Renault will offer the new Clio in Play, Iconic, and RS-Line forms but here comes a massive caveat. Obviously, you're going to be tempted by RS-Line, which looks suitably sporty, has an F1-style 'blade' in the nose that's supposed to look like the front wing of Danny Ricciardo's racing car, and comes with nicely bulky bucket seats and more contrast red stitching than you can shake a sewing machine at. Don't buy it though - it also comes with stiffer suspension and 17-inch alloys, and that combo means a truly dreadful ride quality that squirms and bangs far too much, even on relatively smooth Portuguese roads. What it'll be like on UK tarmac doesn't bear thinking about.

Much, much better to go for the Iconic which has the gorgeous interior and the big touchscreen, but which has a ride quality that doesn't drive you to annoyed distraction. Our Iconic test car also came with the 100hp TCe 100 engine and a five-speed manual gearbox, which proved a much better combo than the 130hp engine and DCT that was in the RS-Line test cars - that was not a happy combination.

You won't be going too quickly in the TCe 100, but that's OK - overall it's a much better compromise, and the more relaxed progress suits entirely the Clio's more mature demeanour.

It's also going to be very safe, with autonomous emergency braking, traffic sign recognition, lane-keeping assistant and those LED headlights on every model. Other high-end options include active cruise control that can stop-start and follow the car in front in heavy traffic (as long as you've got the auto 'box) and a new lane-centring steering system that stops the car ping-ponging between the white lines when you're using the automated driving feature. It's all very big car stuff.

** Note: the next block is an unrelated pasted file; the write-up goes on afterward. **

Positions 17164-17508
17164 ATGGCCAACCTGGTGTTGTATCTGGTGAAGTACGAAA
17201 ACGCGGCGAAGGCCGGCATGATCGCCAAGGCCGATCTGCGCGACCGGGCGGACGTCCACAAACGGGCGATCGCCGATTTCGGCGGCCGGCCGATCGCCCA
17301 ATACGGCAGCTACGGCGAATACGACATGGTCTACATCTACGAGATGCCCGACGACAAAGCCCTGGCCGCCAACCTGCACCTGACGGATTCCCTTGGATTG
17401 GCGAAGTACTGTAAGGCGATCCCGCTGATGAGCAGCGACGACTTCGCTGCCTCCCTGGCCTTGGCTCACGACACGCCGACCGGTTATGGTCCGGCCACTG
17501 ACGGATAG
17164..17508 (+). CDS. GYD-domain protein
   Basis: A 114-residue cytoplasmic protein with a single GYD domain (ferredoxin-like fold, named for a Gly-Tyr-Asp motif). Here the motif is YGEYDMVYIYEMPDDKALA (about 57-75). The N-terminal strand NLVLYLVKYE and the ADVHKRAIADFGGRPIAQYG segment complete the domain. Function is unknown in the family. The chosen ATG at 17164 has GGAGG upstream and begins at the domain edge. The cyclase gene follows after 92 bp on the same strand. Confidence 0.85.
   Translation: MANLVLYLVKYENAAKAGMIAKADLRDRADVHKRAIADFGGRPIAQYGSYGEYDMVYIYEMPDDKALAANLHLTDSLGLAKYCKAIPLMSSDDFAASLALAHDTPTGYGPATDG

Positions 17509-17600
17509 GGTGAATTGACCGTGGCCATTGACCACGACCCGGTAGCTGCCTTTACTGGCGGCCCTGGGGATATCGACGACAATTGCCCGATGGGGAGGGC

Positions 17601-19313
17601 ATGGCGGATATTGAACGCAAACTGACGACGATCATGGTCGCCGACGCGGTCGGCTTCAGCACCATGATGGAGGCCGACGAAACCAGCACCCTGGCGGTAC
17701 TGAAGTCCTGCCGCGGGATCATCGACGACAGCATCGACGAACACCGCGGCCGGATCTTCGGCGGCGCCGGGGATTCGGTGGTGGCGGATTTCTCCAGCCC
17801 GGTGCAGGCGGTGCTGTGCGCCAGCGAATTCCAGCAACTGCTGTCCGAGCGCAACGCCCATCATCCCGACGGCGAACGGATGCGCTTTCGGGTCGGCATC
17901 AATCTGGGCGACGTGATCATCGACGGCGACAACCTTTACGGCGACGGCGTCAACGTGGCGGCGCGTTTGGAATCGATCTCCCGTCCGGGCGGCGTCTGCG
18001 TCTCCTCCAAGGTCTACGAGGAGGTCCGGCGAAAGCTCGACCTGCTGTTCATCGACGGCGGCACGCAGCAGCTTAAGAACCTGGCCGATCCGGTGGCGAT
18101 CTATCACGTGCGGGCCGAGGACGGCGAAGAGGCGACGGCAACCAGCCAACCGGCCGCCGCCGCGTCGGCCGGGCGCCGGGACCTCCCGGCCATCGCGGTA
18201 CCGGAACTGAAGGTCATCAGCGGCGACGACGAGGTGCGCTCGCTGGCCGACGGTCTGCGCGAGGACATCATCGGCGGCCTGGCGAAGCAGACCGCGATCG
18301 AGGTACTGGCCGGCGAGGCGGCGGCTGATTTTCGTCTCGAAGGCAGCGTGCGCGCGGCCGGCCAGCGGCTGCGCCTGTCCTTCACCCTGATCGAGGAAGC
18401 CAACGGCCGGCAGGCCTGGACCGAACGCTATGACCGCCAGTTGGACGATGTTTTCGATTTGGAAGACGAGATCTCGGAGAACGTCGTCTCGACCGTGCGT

Verdict

Is the new Clio fun to drive? Not really, and rather surprisingly that proves especially so for the RS-Line version, in which you spend too much time swerving around lumps in the road to be enjoying yourself. The more softly-softly Iconic version was much better - still not an enthusiast's car, but a very solid thing to drive. That new cabin is hugely impressive, and the Clio feels like a much bigger, more luxurious car to drive. Fun? No. Satisfying? Yes.

4 4 4 4 4 Exterior Design

4 4 4 4 4 Interior Ambience

3.5 3.5 3.5 3.5 3.5 Passenger Space

4.5 4.5 4.5 4.5 4.5 Luggage Space

4.5 4.5 4.5 4.5 4.5 Safety

4 4 4 4 4 Comfort

3.5 3.5 3.5 3.5 3.5 Driving Dynamics

3.5 3.5 3.5 3.5 3.5 Powertrain


Neil Briscoe - 21 Jun 2019



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2020 Renault Clio orange. Image by Renault.2020 Renault Clio orange. Image by Renault.2020 Renault Clio orange. Image by Renault.2020 Renault Clio orange. Image by Renault.2020 Renault Clio orange. Image by Renault.

2020 Renault Clio orange. Image by Renault.2020 Renault Clio orange. Image by Renault.2020 Renault Clio orange. Image by Renault.2020 Renault Clio orange. Image by Renault.2020 Renault Clio orange. Image by Renault.